Cinema: two questions

I’ve two questions regarding the moving picture shows.

First, what causes all the noise in the image? Every movie I go to has all this junk flashing in and out on the screen: lines, blobs, what appear to be magnified hairs and lint. I can understand that the projector room may have dust, lint, and hairs in it and that these could get stuck to the reel. But the other junk: what is all that? Is that the best reproduction they can do?

Second, how do they synchronize their new-fangled digital soundtrack to the olde-fashioned analog projector? Is the sound encoded beside the frames of the movie, on the same strip of film, or on a separate medium? If it’s on the same medium, is it read concurrently with the film or is it offset by some number of frames so the sound-reading equipment can be separated from the projector?

How movie projectors work.

Dolby Digital sound is on the film, snuggled in between the sprocket holes as a series of 2-D barcodes.

DTS sound is on a CD, which is synched to the film via a timecode signal on the film, next to, or replacing, the standard analog soundtrack.

SDDS data is placed on the far edges of the film. I’m not sure what the SDDS data looks like.

For the various digital formats, they’re all set up with a known length of film (number of frames divided by 24 = time in seconds) away from the projector shutter / lens.

You can find a picture of how the various formats co-exist on a piece of film at Dolby’s website -

The amazing part is not that digital sound works, but that there can be three different formats on the film at the same time, thanks to how the various companies located their data. If you count the analog soundtrack, that takes it to four sound formats on the film.

As for the junk in the picture, keep in mind that an image smaller than a postage stamp is being blown up to 20-30 feet tall, so pretty much anything that’s on or near the film as it goes through the projector will be visible. Long vertical lines are scratches caused by rough handling or a burr anywhere along the film’s travel. Hairs should be obvious in nature. Blobs can be just about anything else - dust, skin cells, fingerprints, etc.

Blobs can also be holes in the film which are used to signal the projectionist to switch reels. Quite obsolete these days since most every theater assembles their reels onto one giant platter projector nowadays.

Thanks for all your replies. The info about audio, gotpasswords, is really interesting – I hadn’t thought to wonder about compatibility between all the different formats you see in various theatres. The basic workings of a projector I understand; does anyone have a link to more info about the various sound formats and their encoding?

Most of the screen garbage I can understand, like little bits of fibre or hairs. I take it the quality of the movie degrades over time as the film is run through the machine more and more often? Scratches and such are also understandable, as they pervade across many frames. I can see that a bit of hair or fibre could get caught in front of the lens for a second or two, too.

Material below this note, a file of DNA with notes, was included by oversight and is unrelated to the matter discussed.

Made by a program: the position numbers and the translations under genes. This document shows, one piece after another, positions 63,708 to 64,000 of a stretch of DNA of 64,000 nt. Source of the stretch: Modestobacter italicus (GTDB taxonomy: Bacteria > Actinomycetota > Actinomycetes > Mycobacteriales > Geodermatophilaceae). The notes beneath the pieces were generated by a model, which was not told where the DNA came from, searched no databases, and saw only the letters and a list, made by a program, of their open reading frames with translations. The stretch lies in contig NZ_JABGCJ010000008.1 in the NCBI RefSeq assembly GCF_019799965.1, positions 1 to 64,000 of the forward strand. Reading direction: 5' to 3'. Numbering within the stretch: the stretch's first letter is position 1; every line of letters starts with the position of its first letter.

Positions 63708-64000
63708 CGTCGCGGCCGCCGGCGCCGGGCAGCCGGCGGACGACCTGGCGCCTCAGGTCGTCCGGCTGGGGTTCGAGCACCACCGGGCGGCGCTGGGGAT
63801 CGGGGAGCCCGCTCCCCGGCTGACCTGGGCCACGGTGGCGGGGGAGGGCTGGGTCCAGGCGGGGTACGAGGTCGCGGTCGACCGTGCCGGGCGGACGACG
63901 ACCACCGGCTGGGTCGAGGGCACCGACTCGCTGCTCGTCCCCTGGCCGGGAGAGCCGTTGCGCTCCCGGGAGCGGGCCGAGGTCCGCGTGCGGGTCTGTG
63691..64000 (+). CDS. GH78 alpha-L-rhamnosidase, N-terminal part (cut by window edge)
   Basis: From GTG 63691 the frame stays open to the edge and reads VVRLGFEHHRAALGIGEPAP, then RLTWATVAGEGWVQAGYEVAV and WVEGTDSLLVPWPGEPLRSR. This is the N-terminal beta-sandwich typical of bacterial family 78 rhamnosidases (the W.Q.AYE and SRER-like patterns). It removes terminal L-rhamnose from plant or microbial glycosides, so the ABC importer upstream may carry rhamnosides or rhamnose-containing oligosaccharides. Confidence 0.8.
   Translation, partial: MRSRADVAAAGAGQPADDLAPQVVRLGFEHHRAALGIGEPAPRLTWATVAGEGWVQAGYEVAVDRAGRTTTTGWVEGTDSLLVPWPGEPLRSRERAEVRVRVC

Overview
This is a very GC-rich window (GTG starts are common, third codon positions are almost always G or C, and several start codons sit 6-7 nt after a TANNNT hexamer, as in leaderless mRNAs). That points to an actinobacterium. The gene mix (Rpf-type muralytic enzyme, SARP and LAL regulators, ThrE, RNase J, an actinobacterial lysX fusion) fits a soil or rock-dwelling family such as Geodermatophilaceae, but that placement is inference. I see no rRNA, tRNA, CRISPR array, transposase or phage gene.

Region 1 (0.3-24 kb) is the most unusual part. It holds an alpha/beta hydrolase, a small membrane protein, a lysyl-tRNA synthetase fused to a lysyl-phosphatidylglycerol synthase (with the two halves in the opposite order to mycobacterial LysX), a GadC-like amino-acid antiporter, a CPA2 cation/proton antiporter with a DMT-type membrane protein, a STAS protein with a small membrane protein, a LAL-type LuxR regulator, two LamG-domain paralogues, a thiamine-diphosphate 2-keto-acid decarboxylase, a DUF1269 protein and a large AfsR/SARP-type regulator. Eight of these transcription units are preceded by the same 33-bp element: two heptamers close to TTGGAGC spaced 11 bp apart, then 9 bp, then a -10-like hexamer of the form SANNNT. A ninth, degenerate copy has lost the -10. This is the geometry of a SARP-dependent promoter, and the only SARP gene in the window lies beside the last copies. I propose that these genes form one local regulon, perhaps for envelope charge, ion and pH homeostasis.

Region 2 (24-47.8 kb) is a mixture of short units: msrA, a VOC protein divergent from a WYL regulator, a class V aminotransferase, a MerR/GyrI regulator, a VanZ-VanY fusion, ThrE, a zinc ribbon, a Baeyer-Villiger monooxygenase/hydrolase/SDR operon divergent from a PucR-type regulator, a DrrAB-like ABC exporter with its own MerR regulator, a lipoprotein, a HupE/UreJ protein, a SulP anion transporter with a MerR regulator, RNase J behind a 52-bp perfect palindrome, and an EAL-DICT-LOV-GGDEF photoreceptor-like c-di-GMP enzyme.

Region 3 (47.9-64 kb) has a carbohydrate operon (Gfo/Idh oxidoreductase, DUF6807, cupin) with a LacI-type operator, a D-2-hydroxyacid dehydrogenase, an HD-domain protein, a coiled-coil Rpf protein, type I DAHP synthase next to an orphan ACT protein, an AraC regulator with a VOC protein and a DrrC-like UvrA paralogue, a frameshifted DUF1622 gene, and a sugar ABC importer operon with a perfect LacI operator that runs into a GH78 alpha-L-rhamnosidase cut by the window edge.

Some of the artifacts I see, though, I still can’t place. For example, at a recent screening of About Schmidt, a black disk with a thin yellow border appeared in the upper right of the screen for a fraction of a second. Sure, if someone spilt coffee on the film it would leave a blob. But that blob wouldn’t last for more than a single frame, and shouldn’t be so obvious for the movie-goer. I’d have thought 1/24 of a second wouldn’t be long enough to register a blob like that; how would it pervade over several frames if it was accidentally added to the film?

I suppose those in the know would have opinions regarding the quality of film used by different shops, and the care of handling offered by various cinemas, but that’s not really a concern for me so much as the general practices of these establishments.

Hmm, looks like the How Stuff Works link provided by Q.E.D. explains that circle I saw as being a cue to the projectionist to change reels – likely a technological throwback, as friedo indicates.

That audio stuff is really neat!

This is the sign to switch reels that friedo mentioned. I know this has been discussed extensively, but I can’t find a thread. Someone will be in to fill in the details, but basically there are two of those at a time, spaced ~10 seconds apart. The reel is (or was) changed when the second one flashes.

And if you’re like me, now that you know about these, you’ll see them every damn time from now on.

Fight Club ruined theater films for me…They point out the little “cigarette burns” as they call them, and ever since, I cannot ignore them…:frowning:

Away from the change of reel marker…I would say that some of the noise is simply due to the huge amounts of magnification required to get the image from something quite small, to a screen thousands of times as big - any imperfections and grainyness is bound to show up.

Columbo did the same thing back in 1978. Damn you, Peter Falk! :mad: